The Dunns moved to limit electronic communications between the Schweisthals and Tracy on 26 March 2017. Ms. Cole moved for review by the court and to expand her visitation on 12 April 2017. In the motion, Ms. Cole argued that, although she had complied with every requirement of the agreed-to visitation schedule, the report of her supervisor had not been accepted. The trial court found in an order regarding electronic communications and expert recommendations entered on 20 April 2017 that “[t]he past telephone calls of the [Schweisthals] have been, for the most part, distracting and over burdensome for the minor child” and that Tracy “actually does not wish to talk to [them] except on rare occasions.” The trial court also found that Ms. Cole and Tracy “have positively interacted in their phone conversation” and that “[t]he minor child misses her mother, [Ms.] Cole.” The trial court found that Ms. Dunn, who “[wa]s not an expert,” believed the calls with Ms. Cole caused “some adverse residual effect [in Tracy] afterward” and that both the Schweisthals and Ms. Cole should only be able to call Tracy every other week. The trial court limited the Schweisthals to calls every other week, but expanded Ms. Cole's visitation to permit unsupervised calls every other week and allowed the possibility of a supervised visit, based on the recommendations of the experts and advocates involved.
On 30 March 2017, the trial court entered an order peremptorily setting the case for trial on 12 June 2017, as “there are issues remaining to be heard regarding permanent custody.” The trial court heard the trial on the merits in this case on 12 and 13 June 2017. Ms. Cole testified she was engaged to be married and employed in Arizona at two jobs: working as a behavioral health technician at a recovery center and as a phlebotomist at a doctor's office. She testified she would complete her federal probation in March 2018. Ms. Cole further testified she had been sober for eighteen months as of 13 June 2017, having successfully completed the program at Desert Cove, and testified she attended up to five Narcotics Anonymous meetings per week. Her testimony was corroborated by her sponsor in Narcotics Anonymous, Timoree Branson (“Ms. Branson”), who travelled with Ms. Cole to North Carolina to testify on her behalf.
Ms. Cole's counsel moved to dismiss the case for failure to state a claim, cited several precedents of our courts, and argued there was insufficient evidence to show Ms. Cole acted inconsistent with her constitutional rights. The trial court said it would decide the motion to dismiss at the close of the hearing; however, the court did not rule on the motion. The trial court said it would issue an order by the following Friday and said “I can tell you whatever the Order is, it's going to be a temporary Order because I'm going to see how everybody does in the transition and the stability.” The trial court did not issue a subsequent temporary custody order.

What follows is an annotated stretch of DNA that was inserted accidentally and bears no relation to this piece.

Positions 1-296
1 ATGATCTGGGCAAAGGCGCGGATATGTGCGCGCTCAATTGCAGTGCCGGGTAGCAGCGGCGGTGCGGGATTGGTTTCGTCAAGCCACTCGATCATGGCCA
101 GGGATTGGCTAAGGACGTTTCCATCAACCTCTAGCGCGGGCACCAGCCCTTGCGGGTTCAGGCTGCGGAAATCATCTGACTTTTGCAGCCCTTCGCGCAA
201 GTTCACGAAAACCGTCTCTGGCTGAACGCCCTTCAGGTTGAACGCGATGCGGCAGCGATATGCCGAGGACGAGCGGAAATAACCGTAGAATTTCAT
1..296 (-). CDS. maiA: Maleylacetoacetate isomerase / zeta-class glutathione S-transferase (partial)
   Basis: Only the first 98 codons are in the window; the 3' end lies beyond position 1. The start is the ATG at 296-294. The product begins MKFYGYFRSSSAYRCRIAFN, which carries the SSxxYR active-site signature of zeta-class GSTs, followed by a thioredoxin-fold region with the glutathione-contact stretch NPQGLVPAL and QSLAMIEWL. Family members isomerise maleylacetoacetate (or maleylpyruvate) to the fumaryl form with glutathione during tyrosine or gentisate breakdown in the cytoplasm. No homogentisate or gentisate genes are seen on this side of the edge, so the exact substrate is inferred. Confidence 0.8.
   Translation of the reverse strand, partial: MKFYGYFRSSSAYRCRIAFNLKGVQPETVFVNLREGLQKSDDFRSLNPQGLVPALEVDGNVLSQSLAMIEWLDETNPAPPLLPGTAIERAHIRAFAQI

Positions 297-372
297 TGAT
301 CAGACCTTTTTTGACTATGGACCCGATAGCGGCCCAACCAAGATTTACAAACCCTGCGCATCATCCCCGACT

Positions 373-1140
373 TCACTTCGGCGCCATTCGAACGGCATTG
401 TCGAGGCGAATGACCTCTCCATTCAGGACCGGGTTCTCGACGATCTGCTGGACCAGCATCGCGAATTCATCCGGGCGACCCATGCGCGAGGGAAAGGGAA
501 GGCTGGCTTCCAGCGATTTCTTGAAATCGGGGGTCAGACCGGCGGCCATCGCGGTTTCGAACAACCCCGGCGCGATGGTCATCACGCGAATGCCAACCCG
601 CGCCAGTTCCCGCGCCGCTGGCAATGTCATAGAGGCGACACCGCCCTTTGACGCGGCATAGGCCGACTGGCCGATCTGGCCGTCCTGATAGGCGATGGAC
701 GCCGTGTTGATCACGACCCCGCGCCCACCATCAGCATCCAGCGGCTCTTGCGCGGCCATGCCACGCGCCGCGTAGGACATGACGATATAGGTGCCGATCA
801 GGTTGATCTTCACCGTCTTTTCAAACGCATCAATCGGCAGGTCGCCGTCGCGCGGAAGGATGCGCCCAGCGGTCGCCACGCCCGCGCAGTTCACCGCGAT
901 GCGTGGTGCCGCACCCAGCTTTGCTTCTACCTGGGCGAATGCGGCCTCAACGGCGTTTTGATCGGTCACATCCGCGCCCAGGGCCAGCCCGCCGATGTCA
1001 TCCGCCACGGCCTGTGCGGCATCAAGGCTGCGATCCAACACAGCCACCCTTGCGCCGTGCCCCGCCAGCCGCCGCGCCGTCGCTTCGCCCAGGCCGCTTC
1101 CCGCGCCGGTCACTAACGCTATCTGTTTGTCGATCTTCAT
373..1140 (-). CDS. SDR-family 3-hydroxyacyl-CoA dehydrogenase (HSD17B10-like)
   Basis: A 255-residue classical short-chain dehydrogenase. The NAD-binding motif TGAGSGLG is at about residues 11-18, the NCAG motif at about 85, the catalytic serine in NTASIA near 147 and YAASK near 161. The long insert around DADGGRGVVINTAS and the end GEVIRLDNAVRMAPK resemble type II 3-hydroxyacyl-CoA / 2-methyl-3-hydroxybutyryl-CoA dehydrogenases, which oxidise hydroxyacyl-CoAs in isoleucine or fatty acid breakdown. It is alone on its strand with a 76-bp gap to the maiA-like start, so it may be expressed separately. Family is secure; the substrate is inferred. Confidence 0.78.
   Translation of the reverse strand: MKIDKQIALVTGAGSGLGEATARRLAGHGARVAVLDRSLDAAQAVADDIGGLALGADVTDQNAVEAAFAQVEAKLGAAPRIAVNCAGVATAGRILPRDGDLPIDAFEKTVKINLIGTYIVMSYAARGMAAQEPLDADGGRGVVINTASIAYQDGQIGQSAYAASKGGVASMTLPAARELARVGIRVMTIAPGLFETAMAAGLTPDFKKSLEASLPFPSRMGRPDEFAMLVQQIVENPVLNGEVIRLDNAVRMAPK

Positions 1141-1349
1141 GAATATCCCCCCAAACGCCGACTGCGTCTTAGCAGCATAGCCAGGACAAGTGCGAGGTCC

During the hearing, Ms. Cole also testified she had unsupervised calls with Tracy every other week and that she never misses a call, exercising her rights to the fullest extent permitted under the 20 April 2017 electronic communications order. She further testified she sent gifts and clothes to Tracy, but was “kind of walking on egg shells” because the guardian ad litem told her in an email “[she] was not allowed to say those gifts were from [her].” Ms. Cole testified that, in her conversations with Tracy, Tracy would refer to her as “mommy” and “Mama Courtney.” In its electronic communications order, the trial court found—and no party challenges the finding—that Tracy and Ms. Cole “have positively interacted in their phone conversations” and that Tracy “misses her mother, the Defendant, [Ms.] Cole.”
Ms. Cole filed a motion on 20 December 2017 for the Dunns to show cause why they should not be held in contempt for failure to abide by the trial court's 20 April 2017 electronic communications order. She alleged that, on 21 October 2017, she “placed her regularly bi-weekly call to the minor child at the regularly schedule time[,]” but “[t]here was no answer at the [Dunns’] home number or their cell phone numbers[,]” and that “[a]fter a year of regularly scheduled telephone visitation, this was the first time she was not able to contact the [Dunns] to talk to her daughter.” Ms. Cole alleged the Dunns had not answered any of Ms. Cole's regularly scheduled calls since that date and Ms. Dunn had blocked her phone number. The trial court entered a show cause order finding “[p]robable cause exists to believe that Plaintiffs are [ ] in contempt of Orders of this Court” and scheduled a contempt hearing for 29 January 2018. The Dunns responded to the motion to show cause alleging: Ms. Cole had not retained an appropriate licensed counselor to facilitate reunification with Tracy; Ms. Cole asked Tracy to call her “mother” and not Ms. Dunn; Ms. Cole and the Schweisthals had asked the police to conduct welfare checks on Tracy; Ms. Cole had mailed Tracy pictures for Tracy's birthday in October 2018; and Ms. Dunn “is the best person to determine what is harmful to the minor child.”